For late-night TV talk show host Carson Daly, the phrase "the show must go on" has taken on a whole new significance.

"An ultimatum was put in front of me," Daly told the Los Angeles Times of his decision to return to host NBC's "Last Call With Carson Daly" during a continuing writers' strike. "It was, 'Put a new show on Dec. 3 or 75 people are fired. What's your answer?"'

Daly said he quickly decided he could not live with putting loyal staffers out of work, the newspaper reported Monday. When asked who at NBC delivered the ultimatum, Daly said it was his "immediate bosses" but wouldn't be more specific.

Messages left with an NBC spokeswoman seeking comment Monday were not immediately returned.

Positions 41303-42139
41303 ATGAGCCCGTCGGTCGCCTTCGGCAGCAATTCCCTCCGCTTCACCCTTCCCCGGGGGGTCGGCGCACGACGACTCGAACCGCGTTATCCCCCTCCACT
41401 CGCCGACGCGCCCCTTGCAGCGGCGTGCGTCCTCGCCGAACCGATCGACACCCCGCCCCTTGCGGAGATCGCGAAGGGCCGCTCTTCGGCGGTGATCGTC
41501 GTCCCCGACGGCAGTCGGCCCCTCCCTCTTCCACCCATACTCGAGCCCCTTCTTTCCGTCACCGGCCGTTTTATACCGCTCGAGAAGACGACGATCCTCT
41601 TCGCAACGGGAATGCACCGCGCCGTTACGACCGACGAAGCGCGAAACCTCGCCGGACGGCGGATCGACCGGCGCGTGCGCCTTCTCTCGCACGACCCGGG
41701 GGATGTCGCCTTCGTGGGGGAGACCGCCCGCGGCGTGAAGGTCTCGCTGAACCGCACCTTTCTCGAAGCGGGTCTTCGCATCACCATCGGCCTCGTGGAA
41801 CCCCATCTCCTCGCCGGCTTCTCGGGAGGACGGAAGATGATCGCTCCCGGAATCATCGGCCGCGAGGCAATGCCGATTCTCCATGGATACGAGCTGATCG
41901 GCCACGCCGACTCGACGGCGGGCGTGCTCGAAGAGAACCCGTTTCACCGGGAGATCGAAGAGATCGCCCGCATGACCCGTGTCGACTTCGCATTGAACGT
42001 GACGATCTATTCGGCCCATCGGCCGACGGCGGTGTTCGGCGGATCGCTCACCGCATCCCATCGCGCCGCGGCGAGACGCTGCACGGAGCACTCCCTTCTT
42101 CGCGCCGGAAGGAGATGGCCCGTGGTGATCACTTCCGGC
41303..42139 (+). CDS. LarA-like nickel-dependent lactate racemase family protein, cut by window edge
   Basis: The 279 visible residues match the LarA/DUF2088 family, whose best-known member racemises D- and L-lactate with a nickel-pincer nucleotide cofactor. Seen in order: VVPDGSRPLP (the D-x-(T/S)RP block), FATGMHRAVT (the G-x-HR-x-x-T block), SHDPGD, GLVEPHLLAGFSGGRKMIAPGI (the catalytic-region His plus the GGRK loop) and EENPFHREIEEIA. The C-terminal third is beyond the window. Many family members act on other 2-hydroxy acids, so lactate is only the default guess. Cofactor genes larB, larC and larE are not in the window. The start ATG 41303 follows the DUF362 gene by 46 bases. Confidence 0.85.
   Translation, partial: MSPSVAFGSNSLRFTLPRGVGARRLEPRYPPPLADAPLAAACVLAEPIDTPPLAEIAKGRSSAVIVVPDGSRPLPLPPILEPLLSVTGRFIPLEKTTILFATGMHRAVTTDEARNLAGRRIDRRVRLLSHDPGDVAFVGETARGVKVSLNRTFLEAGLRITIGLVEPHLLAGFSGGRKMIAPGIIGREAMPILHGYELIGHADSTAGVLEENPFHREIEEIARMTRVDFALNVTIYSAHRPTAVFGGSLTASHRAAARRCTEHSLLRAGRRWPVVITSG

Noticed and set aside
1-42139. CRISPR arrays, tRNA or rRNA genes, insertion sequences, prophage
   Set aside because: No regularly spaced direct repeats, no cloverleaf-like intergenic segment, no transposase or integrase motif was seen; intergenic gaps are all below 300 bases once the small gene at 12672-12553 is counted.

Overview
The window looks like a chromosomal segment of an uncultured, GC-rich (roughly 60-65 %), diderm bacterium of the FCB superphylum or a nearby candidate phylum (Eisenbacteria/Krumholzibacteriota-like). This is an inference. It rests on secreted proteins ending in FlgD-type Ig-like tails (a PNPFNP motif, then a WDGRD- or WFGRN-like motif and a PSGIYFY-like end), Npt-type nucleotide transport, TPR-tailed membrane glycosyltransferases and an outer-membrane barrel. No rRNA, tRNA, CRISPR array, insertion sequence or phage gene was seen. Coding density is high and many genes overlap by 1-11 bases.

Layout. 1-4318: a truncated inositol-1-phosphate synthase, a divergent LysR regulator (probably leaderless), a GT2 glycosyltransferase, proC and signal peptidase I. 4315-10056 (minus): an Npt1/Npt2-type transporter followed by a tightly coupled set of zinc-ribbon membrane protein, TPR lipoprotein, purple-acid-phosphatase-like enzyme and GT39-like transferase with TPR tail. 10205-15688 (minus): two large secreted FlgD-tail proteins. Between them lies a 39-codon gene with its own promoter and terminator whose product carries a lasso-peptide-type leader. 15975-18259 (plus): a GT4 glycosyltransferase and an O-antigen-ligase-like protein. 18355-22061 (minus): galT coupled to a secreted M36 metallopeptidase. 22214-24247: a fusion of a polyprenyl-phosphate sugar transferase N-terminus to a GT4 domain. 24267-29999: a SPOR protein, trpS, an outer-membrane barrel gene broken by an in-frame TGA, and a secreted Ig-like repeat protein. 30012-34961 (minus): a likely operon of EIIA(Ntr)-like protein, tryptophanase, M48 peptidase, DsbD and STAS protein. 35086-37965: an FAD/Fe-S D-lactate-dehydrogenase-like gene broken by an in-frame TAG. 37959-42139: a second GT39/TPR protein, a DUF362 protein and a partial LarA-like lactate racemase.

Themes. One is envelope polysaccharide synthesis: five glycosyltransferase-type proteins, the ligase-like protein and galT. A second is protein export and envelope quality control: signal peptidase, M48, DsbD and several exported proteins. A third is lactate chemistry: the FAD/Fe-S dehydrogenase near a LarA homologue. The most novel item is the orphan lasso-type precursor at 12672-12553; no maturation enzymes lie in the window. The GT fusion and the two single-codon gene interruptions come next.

Daly told his studio audience a similar story on his first show back, saying he did not want to do the show without his writers, but felt he had to save the jobs of his staff members.

Since Daly's return, other network late-night hosts Jay Leno, Conan O'Brien, Jimmy Kimmel and Comedy Central's Jon Stewart and Stephen Colbert have all announced plans to return next month. But Daly received the most criticism, partly because he was the first to return to the air during the strike, now in its eighth week.

After NBC announced Daly would be returning, the Writers Guild of America issued a statement saying it was "disappointed" and "appalled" by the decision. A group of protesters — presumably writers on strike — noisily disrupted a "Last Call" taping.